The optical identification of the first discrete extraterrestrial radio source occurred as a result of a telephone call from J. S. Hey to the Royal Greenwich Observatory on the afternoon of February 28, 1942. Recognizing that the source of extensive jamming of British radar over the previous two days appeared to follow the Sun, Hey was delighted to learn that an unusually large sunspot had just transited the solar disk; despite its skeptical reception by his superiors, Hey's identification proved correct (Hey 1973).
In the ensuing decade, progress in the detection of new extrasolar radio emitters far outstripped the ability of astronomers to associate them with optical counterparts. The first breakthrough came in 1949 when Bolton, Stanley and Slee (1949) identified the Crab Nebula, M87, and NGC 5128 (Cen A) with three of the brightest radio sources in the sky, although they concluded that the bizarre morphology of the latter generally favored a Galactic interpretation for radio emitters since ``the probability of [such] an unusual object in our own Galaxy seems greater than a large accumulation of such objects at a great distance.'' The following year, Ryle, Smith, and Elsmore (1950) concurred in this conclusion despite finding 0/146 bright (4.0) stars, 0/21 novae, 0/38 planetary nebulae, 0/29 diffuse Galactic nebulae, and 4/5 of the brightest galaxies coincident with entries in their fifty-source radio catalog. It was not until the classic papers of Baade & Minkowski (1954a,b), which among other things pronounced Cygnus A ``an extragalactic affair'', that the era of extragalactic radio source identification can be said to have begun.
The largest radio catalogs in existence prior to 1995 contained, in total, approximately 100,000 distinct entries. In striking contrast to the earliest speculations, fewer than 20 of these relatively bright radio sources are identified as stars. Indeed, fewer than 1000 stellar radio detections have been made despite decades of sensitive, targeted searches (Hjellming 1988 and references therein; Wendker 1995), and of all cataloged radio sources are Galactic objects. A search of the NED database, however, suggests that the fraction of identified extragalactic radio emitters today is little better than it was in 1950, when 7 out of 67 known radio sources had identified counterparts (Baade and Minkowski 1954b). The problem now is the same as it was 50 years ago: the angular resolution of large-area radio surveys is generally too poor (several arcminutes) to allow for the unambiguous association of cataloged objects with individual optical counterparts which, at the limit of the POSS-I plates, number 4000 deg at high Galactic latitudes. Interferometric surveys at centimeter wavelengths can achieve the desired positional accuracy of but have, until recently, covered only deg of sky, resulting in fewer than 500 optical identifications for radio-selected objects at faint flux levels (see Table 5).
While considerable information on the class and emission mechanism of a radio source can be derived from observations of its radio morphology, its spectrum, and its polarization characteristics, optical observations are still required to establish the source's distance and to classify it unambiguously. Eight years ago, we began to construct Faint Images of the Radio Sky at Twenty-cm (FIRST) with the primary goal of obtaining a very large sample of radio sources with positions sufficiently accurate that the majority of objects detected could be easily identified on the basis of positional coincidence alone. FIRST has been designed to cover the same 10,000 deg region as the Sloan Digital Sky Survey (SDSS), which will obtain deep optical images of the northern sky in five colors, and will take spectra of a million objects over the next decade (Gunn and Knapp 1993). However, an archive of the optical sky in the form of the National Geographic-Palomar Observatory Sky Survey (POSS) plates already exists. The identification of even 20% of all FIRST sources with counterparts at or above the POSS plate limit will immediately provide samples of various radio source populations from one to three orders of magnitude larger than those in existence, and will advance significantly our knowledge of the radio universe.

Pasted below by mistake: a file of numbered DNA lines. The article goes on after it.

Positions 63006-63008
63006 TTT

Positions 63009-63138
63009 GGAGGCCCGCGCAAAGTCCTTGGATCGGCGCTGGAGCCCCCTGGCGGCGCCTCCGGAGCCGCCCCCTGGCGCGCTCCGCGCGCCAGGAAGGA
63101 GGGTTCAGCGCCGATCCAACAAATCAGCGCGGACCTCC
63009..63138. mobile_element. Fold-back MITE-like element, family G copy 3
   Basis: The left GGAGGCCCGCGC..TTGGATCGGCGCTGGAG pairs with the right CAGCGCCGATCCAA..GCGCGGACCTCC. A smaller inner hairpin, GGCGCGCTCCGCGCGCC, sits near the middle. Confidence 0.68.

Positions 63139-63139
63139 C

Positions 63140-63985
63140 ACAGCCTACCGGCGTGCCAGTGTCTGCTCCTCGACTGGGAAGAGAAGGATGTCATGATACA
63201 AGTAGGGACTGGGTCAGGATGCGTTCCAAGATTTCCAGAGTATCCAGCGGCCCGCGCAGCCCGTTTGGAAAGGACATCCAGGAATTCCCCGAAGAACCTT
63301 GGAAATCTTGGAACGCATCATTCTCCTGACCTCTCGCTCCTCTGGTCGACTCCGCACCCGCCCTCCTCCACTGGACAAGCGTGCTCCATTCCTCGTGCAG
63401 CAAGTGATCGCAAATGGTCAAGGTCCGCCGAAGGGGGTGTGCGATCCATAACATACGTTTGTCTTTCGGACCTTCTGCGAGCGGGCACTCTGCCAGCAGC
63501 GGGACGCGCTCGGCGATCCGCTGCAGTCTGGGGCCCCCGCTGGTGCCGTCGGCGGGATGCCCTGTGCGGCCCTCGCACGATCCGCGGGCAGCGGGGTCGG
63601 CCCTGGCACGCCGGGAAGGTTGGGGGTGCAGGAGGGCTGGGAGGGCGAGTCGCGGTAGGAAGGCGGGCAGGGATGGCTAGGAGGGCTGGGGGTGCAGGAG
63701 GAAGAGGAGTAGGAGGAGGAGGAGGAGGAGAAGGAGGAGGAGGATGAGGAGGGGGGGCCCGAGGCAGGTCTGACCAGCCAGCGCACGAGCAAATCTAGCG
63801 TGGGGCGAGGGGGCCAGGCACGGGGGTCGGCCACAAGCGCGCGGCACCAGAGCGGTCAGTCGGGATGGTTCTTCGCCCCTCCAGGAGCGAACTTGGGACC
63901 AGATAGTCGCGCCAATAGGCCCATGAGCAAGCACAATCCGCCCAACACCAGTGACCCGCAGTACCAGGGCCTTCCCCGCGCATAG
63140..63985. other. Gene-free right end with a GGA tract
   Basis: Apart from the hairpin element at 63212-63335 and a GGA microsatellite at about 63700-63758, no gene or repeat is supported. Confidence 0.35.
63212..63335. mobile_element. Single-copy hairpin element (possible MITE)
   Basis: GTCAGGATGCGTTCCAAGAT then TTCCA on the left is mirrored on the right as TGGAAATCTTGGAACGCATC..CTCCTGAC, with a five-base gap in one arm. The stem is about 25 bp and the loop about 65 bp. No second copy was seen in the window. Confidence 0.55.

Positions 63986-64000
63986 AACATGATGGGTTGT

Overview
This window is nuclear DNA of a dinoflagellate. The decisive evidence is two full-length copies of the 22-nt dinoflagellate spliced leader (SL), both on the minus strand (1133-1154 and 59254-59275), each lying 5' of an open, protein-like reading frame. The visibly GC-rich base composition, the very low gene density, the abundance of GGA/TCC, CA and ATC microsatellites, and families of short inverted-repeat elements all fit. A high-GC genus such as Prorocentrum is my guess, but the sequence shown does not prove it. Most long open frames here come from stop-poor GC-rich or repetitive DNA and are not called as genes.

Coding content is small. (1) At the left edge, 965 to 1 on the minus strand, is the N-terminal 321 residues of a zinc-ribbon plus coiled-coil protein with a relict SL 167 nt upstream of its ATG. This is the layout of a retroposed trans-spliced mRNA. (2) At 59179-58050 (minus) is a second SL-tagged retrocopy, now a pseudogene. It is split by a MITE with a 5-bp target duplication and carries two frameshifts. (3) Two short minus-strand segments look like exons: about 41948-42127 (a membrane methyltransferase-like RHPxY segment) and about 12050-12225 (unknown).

In this paper, we present the results of an optical identification program for FIRST radio sources based on the Cambridge Automated Plate Measuring Machine (APM) scans of the POSS I plates (McMahon and Irwin 1992). In § 2, we describe briefly the parameters of the FIRST survey and the catalog derived therefrom. In § 3, we describe the genesis of the APM catalog and discuss its astrometric, photometric, and source classification uncertainties with particular attention to those which either 1) the FIRST results can help to refine, or 2) are particularly relevant to radio source identification; the following section (§ 4) demonstrates the utility of FIRST as an astrometric calibrator by deriving both intraplate and plate-to-plate corrections to the optical astrometric solution. Section 5 describes the matching algorithms employed and discusses such issues as false match rates, reliability and completeness of the proposed identifications, and the effects of optical and radio source morphology. Section 6 discusses color, magnitude, and radio flux density distributions for the more than 70,000 counterparts we have identified, while the following section (§ 7) describes the format of the counterpart catalog (the full contents of which are available on the Web). In the discussion (§ 8), we place in context this identification program for faint radio sources, and summarize the statistics of the populations represented. A reprise of our results and a precis of future work concludes our report (§ 9).